How to Manage Chargeback Reason Code 57

How to Manage Chargeback Reason Code 57


Chargebacks always require immediate action, first to resolve the case at issue, then to identify what caused it and, if anything can be done to help prevent it from reoccurring, to implement it. Not all chargebacks are created equal, though, and for some the diagnostic and preventive stages are far more important than for others.


A case in point is Reason Code 57, which designates chargebacks where the cardholder disputes one or more of multiple transactions she has participated in at a particular merchant. This type of chargeback is often associated with merchant fraud, so you should take it much more seriously than other chargebacks and do your best to establish whether or not anyone at your organization has done something unlawful. Of course, you should keep in mind that just as likely the cause may be an honest error, which may still require some sort of a corrective action, but of a different kind.


In this article I will review the circumstances under which Reason Code 57 chargebacks can be initiated, examine the possible causes and suggest actions you can take to prevent them from occurring or manage them when prevention fails.

What Is Reason Code 57


Chargeback Reason Code 57 is initiated when the cardholder files a claim with her issuer, acknowledging that she participated in at least one transaction at a given merchant, but disputing participation in the remaining transactions, for which her card is charged.


For this reason code to be used, the cardholder must also state that the card was in her possession at the time the disputed transactions took place. Otherwise, the chargeback would fall into one of the fraud categories.

What Causes Reason Code 57


The two typical causes for Reason Code 57 are that the merchant either:

  • Failed to void multiple transactions or
  • Processed transactions fraudulently.


A distinctive characteristic of Reason Code 57 is that it can only be used by the issuer for face-to-face transactions. It does not apply to mail order, telephone order (MO / TO) or e-commerce card processing.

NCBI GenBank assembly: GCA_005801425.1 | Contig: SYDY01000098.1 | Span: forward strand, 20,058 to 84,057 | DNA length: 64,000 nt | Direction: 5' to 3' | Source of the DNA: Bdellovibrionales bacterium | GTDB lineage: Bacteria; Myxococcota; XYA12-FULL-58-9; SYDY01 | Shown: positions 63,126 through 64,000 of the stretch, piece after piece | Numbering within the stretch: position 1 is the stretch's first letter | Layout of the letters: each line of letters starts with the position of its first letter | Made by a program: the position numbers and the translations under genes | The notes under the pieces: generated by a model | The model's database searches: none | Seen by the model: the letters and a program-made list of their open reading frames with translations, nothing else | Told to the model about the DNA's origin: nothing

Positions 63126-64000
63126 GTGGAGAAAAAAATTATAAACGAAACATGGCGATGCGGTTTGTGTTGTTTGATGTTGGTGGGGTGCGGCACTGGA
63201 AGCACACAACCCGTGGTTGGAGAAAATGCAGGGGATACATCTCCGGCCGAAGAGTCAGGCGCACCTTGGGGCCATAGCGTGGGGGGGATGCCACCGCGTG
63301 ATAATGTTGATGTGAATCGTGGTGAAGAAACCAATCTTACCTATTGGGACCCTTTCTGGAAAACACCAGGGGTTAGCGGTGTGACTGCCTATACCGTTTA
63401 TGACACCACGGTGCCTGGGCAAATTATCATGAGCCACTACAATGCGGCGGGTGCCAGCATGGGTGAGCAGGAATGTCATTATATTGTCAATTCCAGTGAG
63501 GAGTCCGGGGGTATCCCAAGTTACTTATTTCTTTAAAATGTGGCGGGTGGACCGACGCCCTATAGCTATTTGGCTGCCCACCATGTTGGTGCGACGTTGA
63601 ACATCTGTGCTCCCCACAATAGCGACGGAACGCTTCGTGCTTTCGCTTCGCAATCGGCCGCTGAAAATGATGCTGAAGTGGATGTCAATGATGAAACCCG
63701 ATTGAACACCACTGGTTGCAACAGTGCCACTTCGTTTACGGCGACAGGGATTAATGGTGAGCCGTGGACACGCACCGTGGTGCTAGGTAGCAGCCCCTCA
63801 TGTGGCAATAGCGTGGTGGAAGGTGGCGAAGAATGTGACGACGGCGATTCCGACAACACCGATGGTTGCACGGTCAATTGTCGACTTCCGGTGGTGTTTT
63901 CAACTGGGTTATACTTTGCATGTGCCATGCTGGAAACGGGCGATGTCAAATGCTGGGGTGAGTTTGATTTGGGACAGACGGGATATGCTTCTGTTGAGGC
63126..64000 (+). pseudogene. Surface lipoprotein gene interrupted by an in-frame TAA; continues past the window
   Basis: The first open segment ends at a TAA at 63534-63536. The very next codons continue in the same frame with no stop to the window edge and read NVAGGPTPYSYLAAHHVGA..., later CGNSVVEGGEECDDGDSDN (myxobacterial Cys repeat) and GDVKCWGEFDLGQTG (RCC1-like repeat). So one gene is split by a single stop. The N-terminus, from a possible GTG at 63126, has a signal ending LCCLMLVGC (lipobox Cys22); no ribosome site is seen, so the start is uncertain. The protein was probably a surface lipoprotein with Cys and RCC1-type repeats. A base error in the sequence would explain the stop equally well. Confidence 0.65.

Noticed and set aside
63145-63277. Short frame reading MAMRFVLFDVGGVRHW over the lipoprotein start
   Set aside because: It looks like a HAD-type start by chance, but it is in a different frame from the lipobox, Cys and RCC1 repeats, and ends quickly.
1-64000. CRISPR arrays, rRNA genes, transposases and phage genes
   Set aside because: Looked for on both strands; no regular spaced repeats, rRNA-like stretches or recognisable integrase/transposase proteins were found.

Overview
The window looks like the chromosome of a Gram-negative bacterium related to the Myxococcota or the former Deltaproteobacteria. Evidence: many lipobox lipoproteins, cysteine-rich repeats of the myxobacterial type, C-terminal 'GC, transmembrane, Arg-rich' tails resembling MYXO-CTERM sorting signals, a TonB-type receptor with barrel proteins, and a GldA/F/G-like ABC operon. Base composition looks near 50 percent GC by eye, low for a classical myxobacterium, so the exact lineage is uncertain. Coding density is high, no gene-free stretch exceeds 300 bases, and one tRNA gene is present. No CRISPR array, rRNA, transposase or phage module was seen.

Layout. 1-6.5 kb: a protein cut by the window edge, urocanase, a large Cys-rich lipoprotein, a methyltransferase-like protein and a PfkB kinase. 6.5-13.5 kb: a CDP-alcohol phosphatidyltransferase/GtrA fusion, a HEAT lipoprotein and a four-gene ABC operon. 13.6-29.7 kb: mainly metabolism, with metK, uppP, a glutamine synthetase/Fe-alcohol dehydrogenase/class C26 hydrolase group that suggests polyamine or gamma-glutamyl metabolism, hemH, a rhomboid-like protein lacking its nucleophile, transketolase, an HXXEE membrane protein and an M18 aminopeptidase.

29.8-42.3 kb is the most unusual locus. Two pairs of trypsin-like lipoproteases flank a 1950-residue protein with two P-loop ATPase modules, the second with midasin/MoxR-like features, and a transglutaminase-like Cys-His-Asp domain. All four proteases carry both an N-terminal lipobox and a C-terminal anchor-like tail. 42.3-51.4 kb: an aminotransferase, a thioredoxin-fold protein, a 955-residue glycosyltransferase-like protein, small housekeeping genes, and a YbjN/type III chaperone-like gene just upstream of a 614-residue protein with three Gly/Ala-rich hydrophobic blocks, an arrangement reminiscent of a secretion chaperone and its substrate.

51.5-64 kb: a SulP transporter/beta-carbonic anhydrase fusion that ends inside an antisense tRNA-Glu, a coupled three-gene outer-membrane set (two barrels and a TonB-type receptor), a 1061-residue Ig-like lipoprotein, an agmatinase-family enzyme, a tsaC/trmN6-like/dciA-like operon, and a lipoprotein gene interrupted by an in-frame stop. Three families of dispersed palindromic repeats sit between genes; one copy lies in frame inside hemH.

How to Respond to Reason Code 57


As I stated above, important as discovering what caused the chargeback is, you should first address the consequences. Your actions in response to a Reason Code 57 chargeback will be dependent on the particular circumstances, the most typical of which are listed in the table below:

If:

Then:

You have processed the appropriate credit to your customer’s card account. Inform your processor and provide evidence of the credit (a credit receipt would do).
The transaction was cancelled, but credit has not yet been issued. Accept the chargeback, but do not process a credit, as the chargeback has already done that.
The customer did participate in more than one valid transaction. Provide your processor with appropriate documentation to prove it, such as transaction receipts, invoices, etc.
Credit has not yet been processed on the disputed transaction. Accept the chargeback, but do not process the credit now, as the chargeback has already done this.


How to Prevent Reason Code 57


You should be doing it as a matter of course anyway, but it is even more important to investigate all potentially fraudulent transactions when you receive a Reason Code 57 chargeback. As a potential indicator of fraud occurring at the point of sale, this type of chargeback could have serious implications for your organization. If fraud is indeed confirmed, you should immediately notify your processor and the appropriate authorities. Bear in mind that this could very likely be a criminal offense.


If, on the other hand, it turns out that the chargeback is the result of an error by a staff member, provide the necessary training and ensure that everyone at the point of sale is well prepared to void transactions when necessary. You should be organizing refresher courses on credit card processing procedures at least once a year.

The Takeaway


It is very important that you fully understand all contract provisions in your merchant agreement that spell out your liability for fraudulent transactions. Needless to say, you should try to keep it to a minimum, although such clauses are typically non-negotiable.


What you also may want to consider is setting up a procedure for the automatic review of all transactions processed on a single card account for a given time period. The length of this period should be determined based on your repeated customers’ typical shopping pattern, which varies by industry. For example, a coffee shop’s review period should be a day (in other words, review all multiple transactions processed for a given day), as your typical customer is likely to shop daily. A gas station‘s review period, on the other hand, should be at set for no fewer than two days.


Image credit: Flickr / 401(K) 2013.

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